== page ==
Written by Annonymous
On March 29, 1917, one of the most famed horses
to ever live was born. Shortly before midnight, his dam, Mahubah,
went into labor.The foal in Mahubah’s stomach was by Fair
Play, the famed arch-rival of the famous Colin. Mahubah’s
foal was a fine chestnut colt that resembled his sire. He was a
large newborn, at forty-two inches at the withers (shoulders). The
colt was named Man o’ War, in tribute to his breeder, Major
Belmont who had joined the United States Army at age 65 to serve
in France during World War I.
sixteen months old, Man o’ War was sent to auction in July
in Saratoga Springs when the Belmont's decided to liquidate their
racing stable. There he was bought by Samuel Riddle for $5,000.
This would probably be the best investment Riddle ever made.
As a young two year-old, Man o’ War was
training at Samuel Riddle’s small Maryland farm, Glen Riddle
Farm. He did not succeed in the 2 furlong sprints, but at 4 furlongs,
he was the king. Also at Glen Riddle was Man o’ War’s
future jockey, Johnny Loftus. Man o’ War’s trainer was
Lou Feustel, a man who was perfect for training heavy favorites,
had also worked with Man o’ War’s grandsire, Hastings.
In his first race, Man o’ War made a name
for himself in an unnamed five furlong race with a $700 purse on
Friday, June 6, 1919. He won the race by six lengths and he was
only in top gear for the last furlong of the race. His next start
was the Keene Memorial Stakes, which he won by three lengths in
He picked off stakes race after stakes race, until
the Sanford Memorial S. The night before at his own birthday, the
normal starter at Saratoga Racetrack, had become ill, and a replacement
was needed. Charles H. Pettingill was the man they wanted, despite
his age. At the start, Man o’ War was supposedly almost turned
all the way around. Through rough traffic and a horrible start,
Man o’ War lost to a colt ironically named “Upset.”
This would be the lone defeat Man o’ War’s career. He
would run in the Grand Union Hotel S., Hopeful S., and Futurity
S. to end the year, all of which he won.
Man o’ War did not race in the Kentucky
Derby, as it was against Samuel Riddle’s wishes. He thought
that a mile and a quarter in May were too early to start a young,
developing horse. Also, the distance to Kentucky by train was too
far for Riddle to comply. Man o’ War’s first race of
the year was the Preakness Stakes, which he won by one and a half
lengths in the time of 1:51 3/5 seconds. After that, Man o’
War picked off some of America’s most prestigious races, including
the Withers Stakes and the Belmont Stakes. Then came along John
P. Grier and the Dwyer Stakes. At the beginning of the race, everyone
thought that John P. Grier was left at the start, but he was on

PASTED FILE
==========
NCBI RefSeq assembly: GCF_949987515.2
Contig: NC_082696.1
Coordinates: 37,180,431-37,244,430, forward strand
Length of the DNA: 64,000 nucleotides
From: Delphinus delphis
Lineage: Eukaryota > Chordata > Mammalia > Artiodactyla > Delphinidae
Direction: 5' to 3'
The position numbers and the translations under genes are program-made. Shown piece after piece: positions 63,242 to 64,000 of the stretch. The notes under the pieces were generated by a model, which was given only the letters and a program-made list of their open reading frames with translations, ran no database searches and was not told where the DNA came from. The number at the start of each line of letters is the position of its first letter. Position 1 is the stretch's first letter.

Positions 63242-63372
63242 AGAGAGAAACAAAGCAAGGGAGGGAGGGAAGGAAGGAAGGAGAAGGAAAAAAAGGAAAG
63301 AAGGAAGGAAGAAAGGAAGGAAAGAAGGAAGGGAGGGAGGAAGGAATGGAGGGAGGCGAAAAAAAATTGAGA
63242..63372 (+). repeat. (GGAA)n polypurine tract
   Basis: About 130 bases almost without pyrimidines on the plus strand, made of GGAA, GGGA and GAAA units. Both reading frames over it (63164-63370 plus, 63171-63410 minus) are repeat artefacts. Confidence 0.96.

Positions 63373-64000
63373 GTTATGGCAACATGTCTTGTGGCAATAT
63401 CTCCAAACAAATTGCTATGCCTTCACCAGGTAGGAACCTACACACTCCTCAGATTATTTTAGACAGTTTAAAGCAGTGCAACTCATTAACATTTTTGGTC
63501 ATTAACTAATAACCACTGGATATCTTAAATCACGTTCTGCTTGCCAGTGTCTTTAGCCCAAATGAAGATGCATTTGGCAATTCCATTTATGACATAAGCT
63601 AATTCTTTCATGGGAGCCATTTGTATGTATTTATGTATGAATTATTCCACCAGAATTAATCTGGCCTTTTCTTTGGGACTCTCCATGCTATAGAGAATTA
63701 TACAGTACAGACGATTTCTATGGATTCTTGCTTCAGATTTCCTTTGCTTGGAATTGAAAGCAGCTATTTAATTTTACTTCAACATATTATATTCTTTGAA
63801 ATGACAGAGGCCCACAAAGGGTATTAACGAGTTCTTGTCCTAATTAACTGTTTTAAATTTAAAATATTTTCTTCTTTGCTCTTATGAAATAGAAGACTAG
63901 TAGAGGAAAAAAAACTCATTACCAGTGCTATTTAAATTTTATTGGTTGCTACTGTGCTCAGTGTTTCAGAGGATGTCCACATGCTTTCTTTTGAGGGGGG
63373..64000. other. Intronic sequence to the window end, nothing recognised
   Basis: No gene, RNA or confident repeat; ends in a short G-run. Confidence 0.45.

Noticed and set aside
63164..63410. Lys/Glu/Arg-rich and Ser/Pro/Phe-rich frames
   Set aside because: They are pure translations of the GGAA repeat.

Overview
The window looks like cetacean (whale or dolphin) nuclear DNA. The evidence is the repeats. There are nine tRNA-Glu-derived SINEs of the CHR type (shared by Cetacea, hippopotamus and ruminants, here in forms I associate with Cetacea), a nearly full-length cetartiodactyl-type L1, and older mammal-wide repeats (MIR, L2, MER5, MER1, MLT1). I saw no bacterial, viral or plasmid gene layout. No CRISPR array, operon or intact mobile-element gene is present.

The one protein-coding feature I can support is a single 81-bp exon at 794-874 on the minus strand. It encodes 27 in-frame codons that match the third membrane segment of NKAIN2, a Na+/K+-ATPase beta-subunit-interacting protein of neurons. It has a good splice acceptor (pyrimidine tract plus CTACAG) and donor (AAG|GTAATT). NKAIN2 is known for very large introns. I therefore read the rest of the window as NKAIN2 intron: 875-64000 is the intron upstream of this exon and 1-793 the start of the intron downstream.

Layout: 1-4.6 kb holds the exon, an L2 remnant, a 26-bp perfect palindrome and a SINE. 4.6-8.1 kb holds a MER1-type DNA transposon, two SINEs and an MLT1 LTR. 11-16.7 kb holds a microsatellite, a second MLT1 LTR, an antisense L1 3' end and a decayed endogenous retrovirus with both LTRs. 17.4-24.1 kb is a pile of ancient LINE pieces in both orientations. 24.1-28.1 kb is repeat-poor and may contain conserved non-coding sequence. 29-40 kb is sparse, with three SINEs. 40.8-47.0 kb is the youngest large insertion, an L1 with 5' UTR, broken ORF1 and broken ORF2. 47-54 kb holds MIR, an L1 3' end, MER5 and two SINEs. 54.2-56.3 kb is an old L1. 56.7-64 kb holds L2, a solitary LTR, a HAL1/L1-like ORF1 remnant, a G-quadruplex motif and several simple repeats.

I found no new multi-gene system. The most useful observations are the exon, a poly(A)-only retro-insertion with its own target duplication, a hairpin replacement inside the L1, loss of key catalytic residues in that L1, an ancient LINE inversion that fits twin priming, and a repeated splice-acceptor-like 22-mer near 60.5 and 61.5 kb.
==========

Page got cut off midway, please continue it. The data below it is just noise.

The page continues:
the outside of Man o’ War, matching strides with one of racing’s
greatest horses, for almost the entire race. In the end, Man o’
War came out in front, by 1 ½ lengths, while setting a new
American Record for 1 1/8 miles.
As his three year old year was starting to wind-down, no one wanted
to enter their horses to run against him. At the Lawrence Realization
Stakes, Samuel Riddle's niece entered Hoodwink so that Man O' War
would have a horse to race with. Man O' War then set a new world
record of 2:40 4/5 for a mile and five-eighths while running against
Hoodwink, which was a full six seconds better than the previous
record. He had also pulled away from poor Hoodwink by at least 100
Man o’ War finally met with Sir Barton,
winner of the previous year’s triple crown, in the Kenilworth
Cup. The Kenilworth Cup was held at Kenilworth Park in Windsor,
Ontario. Man o’ War beat Sir Barton by six lengths, while
lowering the track record for 1 ¼ furlongs by six seconds.
This was the last race that Man o’ War would ever run. Over
the course of his two year long racing careeer, Man O' War had set
three world records, two American records and three track records.
As a sire, Man o’ War sired Triple Crown
winner War Admiral, Massachusetts H. winner War Relic, Belmont S.
winner American Flag, and Kentucky Derby winner Clyde Van Dusen.
There are many, many others that are not listed here that also deserve
recognition. With his first crop on the track, he had an immortal
21% stakes winners.
Man o’ War died on November 1, 1947 at the
ripe old age of 30 from a heart attack. This was just shortly after
his long-time groom, Will Harbut, had died. His remains were interred
at Faraway Farm but were later removed and located to the Kentucky
Horse Park where they are present to this day. Man O' War was the
sire of more than 64 stakes winners and 200 various champions at
the time of his death.
Man O' War Facts:
21 Starts, 20 Wins, 1 Places, 0 Shows
Career Earnings: $249,465
United States Champion 2-Yr-Old Colt (1919)
United States Horse of th
e Year (1920)
Leading sire in North America (1926)
Man o' War was inducted into the National Museum of Racing and Hall
of Fame in 1957.
He has had 3 biographies written about his life.